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Saturday, January 31, 2015

Aerospace Companies: Boeing (Continued)


A Qantas-run Boeing 767
Continuing into the 60s, Boeing bought Vertol Aircraft Corporation and made it into Boeing's Vertol Division. The CH-47 tandem rotor Chinook was developed by this division, and till today, it remains one of the major troop carriers of armies which operate it. The Boeing 727 was then released onto the market in 1963, and was the first commercial plane to reach a 1000 in sales. The president of the company then asked Malcolm. T. Stamper to guide the development project for the 747, on which the company's future was resting. In that time, Boeing unveiled the Boeing 737, which became the most successful small-and-medium range commercial plane of all time.
The Everett factory in 2011

The building of the 747 required the construction of the largest ever manufacturing plant at Everett, Washington. The plant is the size of 40 football fields, and was used for making the 747. The 747 first flew commercially in 1970. It has larger capacity and more range than any of Boeing's previous aircraft. Boeing also developed a range of hydrofoils during this period. 

The early 1970s were a bad time for Boeing; they had to deal with the decline of the Vietnam war, the completion of the Apollo mission, the recession of 1969-1970 and its 2 billion in debt as it completed the 747. However, in Jan 1970, the 747 flew its maiden flight with Pan Am, and has since completely changed the face of the airline industry, with over 1400 having being produced since then. The 747 is in production as of today, and has gone many improvements to keep it up to date with advances in technology. The 747 and its predecessors now form the backbone of many large airline companies.

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The B-2 Spirit
After the 70s, things began to get back on track. Many commercial planes became the basic equipment of large airliners. Also, their military counterparts revamped many an air force. However, in these changing times, Boeing came under fire by a newcomer in the aerospace industry, namely Airbus. This European company will be the topic of a future post. The company also was involved in the International Space Station project and contributed to the Space Shuttle. Boeing was also heavily involved in the B-2 Spirit project, which you can read about in the respective Iconic Aircraft post.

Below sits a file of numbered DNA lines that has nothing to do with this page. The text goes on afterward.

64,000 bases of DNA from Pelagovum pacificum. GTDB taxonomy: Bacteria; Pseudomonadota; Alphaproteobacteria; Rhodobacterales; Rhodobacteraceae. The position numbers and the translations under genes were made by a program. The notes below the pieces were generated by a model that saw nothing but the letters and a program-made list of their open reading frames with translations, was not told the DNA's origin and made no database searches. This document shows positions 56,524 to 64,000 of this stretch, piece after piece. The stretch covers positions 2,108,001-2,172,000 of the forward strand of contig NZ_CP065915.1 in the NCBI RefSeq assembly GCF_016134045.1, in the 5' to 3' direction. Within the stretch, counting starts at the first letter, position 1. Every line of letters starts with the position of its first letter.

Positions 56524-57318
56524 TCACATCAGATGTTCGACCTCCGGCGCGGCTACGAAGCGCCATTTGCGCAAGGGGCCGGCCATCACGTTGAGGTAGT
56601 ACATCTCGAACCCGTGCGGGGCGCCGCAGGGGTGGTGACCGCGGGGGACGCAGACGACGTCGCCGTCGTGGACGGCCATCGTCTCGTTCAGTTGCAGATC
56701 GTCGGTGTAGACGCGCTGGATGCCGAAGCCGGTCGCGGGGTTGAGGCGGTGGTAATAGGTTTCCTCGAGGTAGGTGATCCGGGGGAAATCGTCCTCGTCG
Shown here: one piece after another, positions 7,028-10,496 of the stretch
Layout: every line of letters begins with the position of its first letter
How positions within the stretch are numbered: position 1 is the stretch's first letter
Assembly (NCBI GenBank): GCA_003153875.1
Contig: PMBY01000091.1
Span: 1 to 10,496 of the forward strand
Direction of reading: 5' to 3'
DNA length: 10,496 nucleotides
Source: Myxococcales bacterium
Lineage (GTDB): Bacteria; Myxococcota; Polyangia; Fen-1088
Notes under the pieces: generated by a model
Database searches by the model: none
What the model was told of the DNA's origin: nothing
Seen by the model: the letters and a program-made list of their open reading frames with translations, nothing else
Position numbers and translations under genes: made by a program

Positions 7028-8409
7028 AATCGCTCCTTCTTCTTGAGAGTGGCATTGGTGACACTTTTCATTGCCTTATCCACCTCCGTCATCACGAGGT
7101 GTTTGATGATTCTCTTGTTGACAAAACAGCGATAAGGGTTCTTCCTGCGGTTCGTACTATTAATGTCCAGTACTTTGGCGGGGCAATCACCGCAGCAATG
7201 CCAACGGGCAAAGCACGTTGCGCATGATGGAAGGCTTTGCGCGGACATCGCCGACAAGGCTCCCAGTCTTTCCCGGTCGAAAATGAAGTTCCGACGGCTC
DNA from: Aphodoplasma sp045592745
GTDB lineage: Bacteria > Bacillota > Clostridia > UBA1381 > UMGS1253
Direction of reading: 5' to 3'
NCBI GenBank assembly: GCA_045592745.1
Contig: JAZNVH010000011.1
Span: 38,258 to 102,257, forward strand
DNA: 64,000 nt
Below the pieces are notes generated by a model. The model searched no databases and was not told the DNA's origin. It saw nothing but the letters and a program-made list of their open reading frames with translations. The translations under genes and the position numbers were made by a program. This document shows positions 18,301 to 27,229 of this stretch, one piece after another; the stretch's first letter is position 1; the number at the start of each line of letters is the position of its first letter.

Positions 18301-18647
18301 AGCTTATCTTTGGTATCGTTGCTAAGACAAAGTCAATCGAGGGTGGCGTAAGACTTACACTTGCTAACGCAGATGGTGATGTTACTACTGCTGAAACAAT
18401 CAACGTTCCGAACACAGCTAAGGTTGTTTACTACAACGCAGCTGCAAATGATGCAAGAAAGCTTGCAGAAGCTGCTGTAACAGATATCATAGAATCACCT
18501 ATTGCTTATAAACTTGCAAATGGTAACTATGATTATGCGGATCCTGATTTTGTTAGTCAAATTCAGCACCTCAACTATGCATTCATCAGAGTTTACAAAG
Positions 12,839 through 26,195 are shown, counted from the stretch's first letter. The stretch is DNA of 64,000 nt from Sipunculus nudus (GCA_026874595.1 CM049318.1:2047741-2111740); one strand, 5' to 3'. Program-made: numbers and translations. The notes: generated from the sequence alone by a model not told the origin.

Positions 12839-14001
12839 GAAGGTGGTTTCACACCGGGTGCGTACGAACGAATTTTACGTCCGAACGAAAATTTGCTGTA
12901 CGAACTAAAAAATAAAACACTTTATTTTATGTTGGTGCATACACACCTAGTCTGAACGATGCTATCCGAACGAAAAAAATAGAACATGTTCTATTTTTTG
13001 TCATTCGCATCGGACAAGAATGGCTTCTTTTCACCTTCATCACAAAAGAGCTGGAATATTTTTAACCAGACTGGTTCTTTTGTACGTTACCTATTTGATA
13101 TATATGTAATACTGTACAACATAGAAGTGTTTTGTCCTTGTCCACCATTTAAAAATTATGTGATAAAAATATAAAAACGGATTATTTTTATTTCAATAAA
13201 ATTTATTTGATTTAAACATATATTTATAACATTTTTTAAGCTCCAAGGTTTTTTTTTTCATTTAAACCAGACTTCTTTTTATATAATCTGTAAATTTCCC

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Two F-22 Raptors.
Boeing lost to Lockheed
Martin over the development of
this plane.


In the 1990s, Boeing, along with Lockheed Martin and General Dynamics, formed a partnership for the Advanced Tactical Fighter, which was later developed into F-22 Raptor, an extremely advanced and deadly fighter. Later that decade, the Boeing 777 was launched, and it became the longest-range twin-engine plane of that time, and also the first to sport a complete computerized system (fly-by-wire). In '96, the company acquired Rockwell, which later became a subsidiary of Boeing called Boeing North American. It also merged with McDonnell Douglas, famous for its fighters like the F-4 Phantom II, among others.


A 787 Dreamliner in flight

After that, into the 21st century, Boeing has contributed hugely to various aspects of air and space flight, including their entry for the Joint Strike Fighter competition (which was won by Lockheed Martin), upgraded versions of their various commercial liners, new commercial planes which could fly for a day non-stop and also the Boeing 787 Dreamliner, which used technology from the Sonic Cruiser project, which aimed at building a plane that could fly just under the speed of sound. However, this and many other projects were cancelled due to Airbus taking over the head position on the market after several decades of competing with Boeing. The company however, remains an important defence contractor in the US.

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